Wesley launched his hands into the air. Had I been standing a few inches closer, he might have caught my jaw in an uppercut. For the price of praise, a bloody lip was a widow's mite. This was Momentum Youth Conference, and Wesley was ecstatic.
So were the other 1900 kids as we sang. And I still can't decide if that is glorious or a shame.
The first day I attended conference, Aaron Keyes and his Atlanta-based band led us in worship. Typically, I join the words 'worship' and 'leadership' tentatively. (Across the country worship leading undoubtedly rises above the tasks of preparation and presentation. Smiles and segues move listless congregants along. Once in a while people are encouraged to rise, bow, clap, or pray silently. But my suspicion is that most worship leaders do little more than advance singers to the next slide, who have learned well from their pastors to 'stick to the script.')
Aaron Keyes was not a typical worship leader. Behind the heavenly teeth and devilish hair, he showcased a passion for the Psalms, sensitivity to the Spirit, surplus of joy, and excess of humility. He challenged us to pray for God's 'manifest presence,' distinguishing this concept from omnipresence. He uttered a few Hebrew gutturals. He spoke theologically rich names for God from the Old Testament.
Youth bounced and shouted. Adults clapped and spun around. Led.
The problem is that Aaron Keyes does not lead worship at my church. Or yours. And the speakers at conference do not speak at my church. (Or yours). One of the keynote speakers, Greg Speck, likened the euphoria of the big event to Thanksgiving diner. Feasting every day (or Sunday) is unsustainable. The collision of crowds, celebrity speakers, rock stars, and pubescent spirituality is unsustainable.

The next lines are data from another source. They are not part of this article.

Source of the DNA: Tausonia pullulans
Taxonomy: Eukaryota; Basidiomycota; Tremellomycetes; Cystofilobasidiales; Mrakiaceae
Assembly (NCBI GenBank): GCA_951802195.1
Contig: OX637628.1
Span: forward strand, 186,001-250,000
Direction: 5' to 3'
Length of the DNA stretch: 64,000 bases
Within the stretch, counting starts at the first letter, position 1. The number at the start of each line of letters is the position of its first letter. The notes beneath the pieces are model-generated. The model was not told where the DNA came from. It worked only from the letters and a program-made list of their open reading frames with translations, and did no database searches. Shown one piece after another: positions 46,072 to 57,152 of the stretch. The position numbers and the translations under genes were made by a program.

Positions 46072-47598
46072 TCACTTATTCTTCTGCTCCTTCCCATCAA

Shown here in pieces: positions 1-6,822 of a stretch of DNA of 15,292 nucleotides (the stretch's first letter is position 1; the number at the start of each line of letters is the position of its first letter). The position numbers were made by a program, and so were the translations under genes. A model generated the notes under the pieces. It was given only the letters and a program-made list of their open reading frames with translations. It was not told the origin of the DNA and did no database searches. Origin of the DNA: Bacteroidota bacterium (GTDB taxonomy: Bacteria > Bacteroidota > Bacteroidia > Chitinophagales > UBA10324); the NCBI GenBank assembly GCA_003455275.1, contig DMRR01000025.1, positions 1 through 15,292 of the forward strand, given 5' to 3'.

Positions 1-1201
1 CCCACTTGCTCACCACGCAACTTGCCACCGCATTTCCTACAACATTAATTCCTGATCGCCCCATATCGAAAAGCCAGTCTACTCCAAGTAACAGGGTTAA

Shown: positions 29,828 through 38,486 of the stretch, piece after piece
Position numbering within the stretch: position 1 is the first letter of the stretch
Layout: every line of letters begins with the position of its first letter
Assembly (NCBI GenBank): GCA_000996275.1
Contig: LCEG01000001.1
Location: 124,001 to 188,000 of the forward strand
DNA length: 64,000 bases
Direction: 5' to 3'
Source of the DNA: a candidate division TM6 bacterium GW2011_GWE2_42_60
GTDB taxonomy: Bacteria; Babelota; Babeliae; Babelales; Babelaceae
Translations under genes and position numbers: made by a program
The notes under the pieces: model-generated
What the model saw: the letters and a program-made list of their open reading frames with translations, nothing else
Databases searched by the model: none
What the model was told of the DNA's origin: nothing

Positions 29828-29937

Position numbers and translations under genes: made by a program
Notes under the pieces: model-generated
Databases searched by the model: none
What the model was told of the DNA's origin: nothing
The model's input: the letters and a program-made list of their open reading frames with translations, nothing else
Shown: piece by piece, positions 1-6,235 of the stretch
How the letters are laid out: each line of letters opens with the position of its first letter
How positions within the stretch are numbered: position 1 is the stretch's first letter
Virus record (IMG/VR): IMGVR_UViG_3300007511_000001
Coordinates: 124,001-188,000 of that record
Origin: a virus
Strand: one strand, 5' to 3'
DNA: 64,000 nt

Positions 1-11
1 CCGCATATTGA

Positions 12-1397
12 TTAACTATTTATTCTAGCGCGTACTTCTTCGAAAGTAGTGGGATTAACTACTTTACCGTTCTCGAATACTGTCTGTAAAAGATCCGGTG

And the problem is that these kids will return to churches that struggle to excite, energize, and relate to the younger generation. At my church. Or yours. The music will remain dated to placate the generations. The sermons will remain theoretical to appease the theologians. The relationships will remain surface to sustain comfort. In a word, weekly church gatherings are irrelevant.
Worship, Aaron Keyes would likely tell me, is service to God in body, heart, and mind (Romans 12:1-2). The spiritual act of service we call our youth to must be both sustainable and relevant.
If Sunday morning's gathering, in the post-conference, real life context proved anything, it was that youth who attended Momentum may have eaten too much turkey. Body, heart, and mind appeared lethargic.
Then again, maybe the local church portioned out stale bread. Somewhere there has been a disservice.